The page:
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    • CommentAuthorAsterix
    • CommentTimeSep 15th 2018
     
    I'm out of ideas on this one. I have a rather expensive Baldor DC motor that, years ago, has had an extension shaft attached with a metal finishing wheel. I'd like to get the arbor pulled off. It was secured with 2 grubscrews to the shaft, making sure that the flat of the shaft was used to bed said grubscrews. Here's no corrosion anywhere and the grubscrews unscrew easily. But the shaft won't come off. I've tried penetrating oil, heat and gentle tapping with a copper mallet. Nothing works. At this point, I'm wondering if I should just hacksaw a slot in the arbor and pry it open and off the shaft. That would be a shame because it's a nicely machined left-hand arbor.

    Any suggestions? (the end of the motor shaft is complete covered by the arbor, so I can't use a bearing puller).

    Oh--the motor shaft is 5/8" diameter.
  1.  
    Hmmm..... perhaps the arbor isn't pressed on but rather is screwed on to male threads on the end of the shaft. Then the setscrews would be there to prevent unscrewing. It's the blind hole for the shaft that makes me suspicious.
    • CommentAuthorAsterix
    • CommentTimeSep 15th 2018
     
    No, the motor shaft is smooth with a flat. I oughta know--I attached the arbor about 15 years ago...

    The arbor extension looks like this:

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      CommentAuthoralsetalokin
    • CommentTimeSep 15th 2018 edited
     
    Well, all that's left then, without destroying stuff, is more heat, more penetrant, cycles of heat and cold (dry ice).
    See if you can find a penetrating oil called "S'OK".

    ETA: Presumably the arbor stud is itself screwed into the body? Can it be unscrewed?
    • CommentAuthorAsterix
    • CommentTimeSep 15th 2018
     
    No--it appears to be turned from a solid round of steel.

    I'm using something from CRC Powerlube 05005--it's been a pretty good penetrant. I could also try kerosene, but there's no rust here that I can see.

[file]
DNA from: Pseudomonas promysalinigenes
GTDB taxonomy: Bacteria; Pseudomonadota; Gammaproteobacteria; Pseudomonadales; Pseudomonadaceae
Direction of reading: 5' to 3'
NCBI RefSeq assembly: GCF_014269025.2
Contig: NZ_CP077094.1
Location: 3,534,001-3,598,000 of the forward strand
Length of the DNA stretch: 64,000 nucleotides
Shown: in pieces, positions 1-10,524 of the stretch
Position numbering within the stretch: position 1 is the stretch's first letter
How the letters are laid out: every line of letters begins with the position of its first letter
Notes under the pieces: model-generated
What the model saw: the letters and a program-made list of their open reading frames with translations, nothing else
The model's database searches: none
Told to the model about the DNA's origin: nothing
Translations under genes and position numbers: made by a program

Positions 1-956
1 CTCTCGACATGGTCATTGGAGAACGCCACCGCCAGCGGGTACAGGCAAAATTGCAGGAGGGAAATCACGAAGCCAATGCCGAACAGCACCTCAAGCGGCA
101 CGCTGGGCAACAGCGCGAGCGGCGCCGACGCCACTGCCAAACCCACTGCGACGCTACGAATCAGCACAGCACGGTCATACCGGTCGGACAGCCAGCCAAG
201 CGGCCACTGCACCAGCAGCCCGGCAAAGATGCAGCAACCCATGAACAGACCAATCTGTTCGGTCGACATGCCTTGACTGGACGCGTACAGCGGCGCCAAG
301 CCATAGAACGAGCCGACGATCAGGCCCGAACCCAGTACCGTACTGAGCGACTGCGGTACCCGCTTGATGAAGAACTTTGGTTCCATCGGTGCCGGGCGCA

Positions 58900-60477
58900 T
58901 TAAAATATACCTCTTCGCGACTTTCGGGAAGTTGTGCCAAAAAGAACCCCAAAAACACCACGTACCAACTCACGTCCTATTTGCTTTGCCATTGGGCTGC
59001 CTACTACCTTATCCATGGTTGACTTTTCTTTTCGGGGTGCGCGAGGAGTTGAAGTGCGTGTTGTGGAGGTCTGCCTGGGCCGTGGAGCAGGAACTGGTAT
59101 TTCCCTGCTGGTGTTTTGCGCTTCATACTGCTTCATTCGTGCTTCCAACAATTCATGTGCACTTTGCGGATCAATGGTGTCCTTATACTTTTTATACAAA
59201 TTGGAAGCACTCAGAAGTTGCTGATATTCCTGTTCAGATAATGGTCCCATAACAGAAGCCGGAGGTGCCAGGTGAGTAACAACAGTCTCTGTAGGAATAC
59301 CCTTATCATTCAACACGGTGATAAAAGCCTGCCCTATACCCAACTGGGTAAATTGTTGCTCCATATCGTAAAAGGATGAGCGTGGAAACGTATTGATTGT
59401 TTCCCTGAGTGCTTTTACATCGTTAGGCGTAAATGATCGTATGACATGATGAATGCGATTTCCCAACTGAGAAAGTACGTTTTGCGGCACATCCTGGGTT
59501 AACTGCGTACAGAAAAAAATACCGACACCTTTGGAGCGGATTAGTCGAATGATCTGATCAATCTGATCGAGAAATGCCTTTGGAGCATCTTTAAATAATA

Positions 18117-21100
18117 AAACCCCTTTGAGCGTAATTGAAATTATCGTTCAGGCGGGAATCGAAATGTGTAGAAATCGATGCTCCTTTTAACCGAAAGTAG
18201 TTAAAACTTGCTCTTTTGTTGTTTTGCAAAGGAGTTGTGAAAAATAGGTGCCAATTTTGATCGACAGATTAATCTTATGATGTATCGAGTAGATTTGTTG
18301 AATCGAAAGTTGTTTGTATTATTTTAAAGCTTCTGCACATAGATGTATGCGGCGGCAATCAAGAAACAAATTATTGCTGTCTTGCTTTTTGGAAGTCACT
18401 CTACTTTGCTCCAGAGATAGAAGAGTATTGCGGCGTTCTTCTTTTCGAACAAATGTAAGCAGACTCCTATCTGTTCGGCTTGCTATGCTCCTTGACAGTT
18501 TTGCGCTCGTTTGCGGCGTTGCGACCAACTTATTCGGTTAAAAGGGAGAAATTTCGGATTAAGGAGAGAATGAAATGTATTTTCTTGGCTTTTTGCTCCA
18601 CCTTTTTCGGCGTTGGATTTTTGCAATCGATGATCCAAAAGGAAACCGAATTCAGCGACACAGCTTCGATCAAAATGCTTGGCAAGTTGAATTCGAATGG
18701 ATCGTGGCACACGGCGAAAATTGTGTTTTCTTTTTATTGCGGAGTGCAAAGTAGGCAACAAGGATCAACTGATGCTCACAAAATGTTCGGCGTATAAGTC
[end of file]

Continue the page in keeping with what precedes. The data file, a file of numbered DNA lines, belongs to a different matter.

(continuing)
https://www.amazon.com/CRC-05005-Power-Lube-Multi-Purpose-Lubricant/dp/B000BXMF8Q
  2.  
    Well... if it's not for sale on Catalina Island.... I don't know what to say.
    •  
      CommentAuthoraber0der
    • CommentTimeSep 15th 2018
     
    I would put the motor in a freezer over night before applying the next heatwave.
    • CommentAuthorAsterix
    • CommentTimeSep 15th 2018
     
    My current plan is to support the motor and shaft and place the arbor on my workshop anvil and start hammering on it to expand it slightly (deformation) and break it loose. The arbor should still be useful and the motor shaft and bearings should come through unscathed.
    •  
      CommentAuthorAngus
    • CommentTimeSep 15th 2018
     
    Interesting approach. Let us know.
    • CommentAuthorAsterix
    • CommentTimeSep 15th 2018
     
    It verked! Supported the motor such that only the arbor was resting on the anvil horn, took my 32 oz ball-peen and went tappy-tap-tap on the arbor and pretty soon it started moving. Pulled it off and it's none the worse for wear.
    •  
      CommentAuthorAngus
    • CommentTimeSep 15th 2018
     
    Great!
  3.  
    Generations of dead blacksmiths silently applaud.
    • CommentAuthorAsterix
    • CommentTimeSep 16th 2018
     
    On a lark, I tried it on another stuck shaft that I haven't been able to budge for years. Five minutes of tappy-tap-tap and it's free also. Heat, penetrating oil and a flywheel puller couldn't budge it. I think things come loose because steel is normally pretty elastic (i.e. it'll flex without deforming permanently)

    I think that the same could be accomplished where an anvil wasn't handy or practical using a large hammer (say a single-jack sledge) as a backing iron.

    Something to put into this old fool's bag of tricks.
    •  
      CommentAuthorAngus
    • CommentTimeSep 16th 2018
     
    You learn something every day on the 'trap. Good going!